Words Matter in a Time of Crisis: Force Majeure Clauses and COVID-19
Buried within the boilerplate of many commercial contracts is a “Force Majeure” clause. Such clauses are often ignored until unforeseeable circumstances arise that prevent a party from fulfilling its obligations under a contract. The COVID-19 pandemic and orders being issued by all levels of government make it necessary for practically every business to consider the implications of the Force Majeure terms of its contracts.
A Force Majeure provision in a contract is intended to excuse a party’s performance if specified circumstances beyond the party’s control arise making performance impracticable, illegal, or impossible. Force Majeure provisions typically have three elements: (1) a list of types of events that are deemed to be triggering events, (2) a statement identifying the party bearing the risk of such a triggering event, and (3) a set of statements identifying the effect of such a triggering event on the obligations of the parties to the contract.
Triggering events typically fall into two groups. The first group comprises acts of nature such as earthquakes, floods, fire, famine, plague, and “Acts of God.” The second group comprises political and governmental acts. These include terrorism, riots, war, strikes, change of law or regulation, and orders issued by the government. The COVID-19 pandemic falls within the first group, and the orders being issued by the federal government, and state and local governments across the country, fall into the second group.
It is important to review the Force Majeure provisions of a specific contract to see exactly what triggering events are listed. This is because courts typically read these provisions narrowly so only an event listed in the Force Majeure provision will be treated as a triggering event. If the Force Majeure provisions list pandemic, “acts of God” or “governmental action,” then it is likely the COVID-19 pandemic and related government orders to combat the pandemic are triggering events under the Force Majeure provision.
It is not enough, however, that the event be identified as a triggering event in the contract’s Force Majeure provisions. The event must also be a direct cause of a party’s inability to perform its contractual obligations. If the party’s performance is not unduly hampered by an event, performance is typically not excused. For example, several states have ordered non-essential businesses to cease operations. If a company is not operating in one of these states or is deemed to be an essential business, the issuance of the order may not excuse performance.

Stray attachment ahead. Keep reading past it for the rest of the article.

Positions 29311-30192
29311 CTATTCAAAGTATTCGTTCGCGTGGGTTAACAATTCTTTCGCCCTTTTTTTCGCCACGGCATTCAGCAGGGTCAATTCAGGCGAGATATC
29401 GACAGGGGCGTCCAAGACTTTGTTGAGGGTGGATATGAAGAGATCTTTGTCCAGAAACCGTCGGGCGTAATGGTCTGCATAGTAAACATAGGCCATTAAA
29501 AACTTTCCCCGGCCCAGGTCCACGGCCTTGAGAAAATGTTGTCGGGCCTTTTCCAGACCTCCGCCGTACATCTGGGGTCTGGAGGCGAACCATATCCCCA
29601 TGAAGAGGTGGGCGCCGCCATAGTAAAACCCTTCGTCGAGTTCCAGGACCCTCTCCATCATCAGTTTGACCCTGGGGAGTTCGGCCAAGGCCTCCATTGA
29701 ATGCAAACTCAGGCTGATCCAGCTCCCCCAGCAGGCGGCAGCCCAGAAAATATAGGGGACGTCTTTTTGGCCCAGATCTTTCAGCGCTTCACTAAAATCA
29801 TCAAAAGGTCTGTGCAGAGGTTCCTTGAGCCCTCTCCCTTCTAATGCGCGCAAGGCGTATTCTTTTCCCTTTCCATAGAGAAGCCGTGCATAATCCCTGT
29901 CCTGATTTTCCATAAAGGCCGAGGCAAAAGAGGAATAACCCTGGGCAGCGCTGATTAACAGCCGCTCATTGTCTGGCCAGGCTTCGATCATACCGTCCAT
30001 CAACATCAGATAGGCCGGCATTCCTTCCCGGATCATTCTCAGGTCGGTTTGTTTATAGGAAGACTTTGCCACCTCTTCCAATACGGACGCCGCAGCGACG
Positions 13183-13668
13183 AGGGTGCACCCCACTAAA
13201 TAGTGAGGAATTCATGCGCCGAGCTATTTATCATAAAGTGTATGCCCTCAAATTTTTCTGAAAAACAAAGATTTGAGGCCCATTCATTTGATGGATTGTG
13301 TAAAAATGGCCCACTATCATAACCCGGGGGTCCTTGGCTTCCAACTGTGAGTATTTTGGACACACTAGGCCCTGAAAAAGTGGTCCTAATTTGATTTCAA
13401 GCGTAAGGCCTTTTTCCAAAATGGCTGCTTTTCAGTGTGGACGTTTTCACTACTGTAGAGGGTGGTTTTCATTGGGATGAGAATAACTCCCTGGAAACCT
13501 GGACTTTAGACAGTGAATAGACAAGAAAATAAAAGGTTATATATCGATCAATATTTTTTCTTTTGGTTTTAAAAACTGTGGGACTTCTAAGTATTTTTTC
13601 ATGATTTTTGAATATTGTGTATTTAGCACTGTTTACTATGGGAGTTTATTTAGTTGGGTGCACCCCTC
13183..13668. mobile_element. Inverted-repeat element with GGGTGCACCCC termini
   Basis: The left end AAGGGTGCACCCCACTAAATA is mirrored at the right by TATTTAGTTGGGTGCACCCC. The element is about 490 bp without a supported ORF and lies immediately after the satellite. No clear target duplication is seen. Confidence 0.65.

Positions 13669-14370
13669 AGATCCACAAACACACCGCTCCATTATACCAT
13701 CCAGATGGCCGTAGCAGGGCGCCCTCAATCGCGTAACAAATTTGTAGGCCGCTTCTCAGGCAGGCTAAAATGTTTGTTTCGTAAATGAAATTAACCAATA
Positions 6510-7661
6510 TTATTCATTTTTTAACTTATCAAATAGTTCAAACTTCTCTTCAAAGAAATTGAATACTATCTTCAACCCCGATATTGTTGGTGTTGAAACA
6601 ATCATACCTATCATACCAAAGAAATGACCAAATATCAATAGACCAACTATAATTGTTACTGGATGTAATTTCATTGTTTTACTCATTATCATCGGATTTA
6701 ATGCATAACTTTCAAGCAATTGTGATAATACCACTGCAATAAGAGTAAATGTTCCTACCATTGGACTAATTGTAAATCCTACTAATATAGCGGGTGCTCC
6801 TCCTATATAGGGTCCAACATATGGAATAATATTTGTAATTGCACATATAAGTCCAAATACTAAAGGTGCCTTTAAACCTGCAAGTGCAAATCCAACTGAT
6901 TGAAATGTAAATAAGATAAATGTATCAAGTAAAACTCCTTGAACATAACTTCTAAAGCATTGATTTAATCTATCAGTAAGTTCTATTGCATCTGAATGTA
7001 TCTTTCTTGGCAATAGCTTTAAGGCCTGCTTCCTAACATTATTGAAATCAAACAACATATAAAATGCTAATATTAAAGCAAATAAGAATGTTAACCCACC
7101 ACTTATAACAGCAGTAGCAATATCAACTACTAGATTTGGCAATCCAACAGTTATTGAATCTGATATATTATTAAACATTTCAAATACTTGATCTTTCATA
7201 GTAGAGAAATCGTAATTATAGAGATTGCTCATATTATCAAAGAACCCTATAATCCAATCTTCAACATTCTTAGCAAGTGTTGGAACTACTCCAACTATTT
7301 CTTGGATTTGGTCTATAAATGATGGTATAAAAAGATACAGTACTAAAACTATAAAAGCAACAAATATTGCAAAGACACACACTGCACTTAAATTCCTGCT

One must also read the Force Majeure provisions to see what affect the event has on the performance requirements of the parties. Sometimes the effect is to delay performance until the time the circumstances return to normal. Other times, the effect is to excuse performance altogether. In still other cases, the Force Majeure clause may specify that the contract is terminated (or may be terminated at the option of a party) should a Force Majeure event occur and affect operations for an extended period specified in the contract.
Virtually every contract has an implied covenant of good faith and fair dealing. As such, communication is key. Thus, you should notify the other party to the agreement if you are using COVID-19 or an order issued by the government as a basis for suspending performance or for non-performance. Failure to give timely notice may result in a waiver of any ability to rely on the Force Majeure provisions in defense of a claim for breach. Likewise, there may be other business solutions you will wish to explore with another party.
The specific language of the agreement will often identify what types of performance are excused when a triggering event occurs. Force Majeure provisions do not always excuse all performance even where there is triggering event. For example, Force Majeure provisions typically do not excuse payment obligations for goods or services that have been, or will be, delivered in a timely manner.
The DeWitt legal team stands ready to assist with contract interpretation, notice requirements, and negotiating business terms to mitigate the business effects of COVID-19 and the government edicts issued to control the spread of the Coronavirus.
About the Author
James Nikolai is an intellectual property attorney in DeWitt’s Minneapolis office. Jim has substantial experience representing clients in the areas of patents, trademarks, copyrights, trade secrets, software protection and licensing. He has successfully represented both plaintiffs and defendants in litigating intellectual property claims. If you have any intellectual property questions, you can reach Jim by email or at (612) 305-1518.
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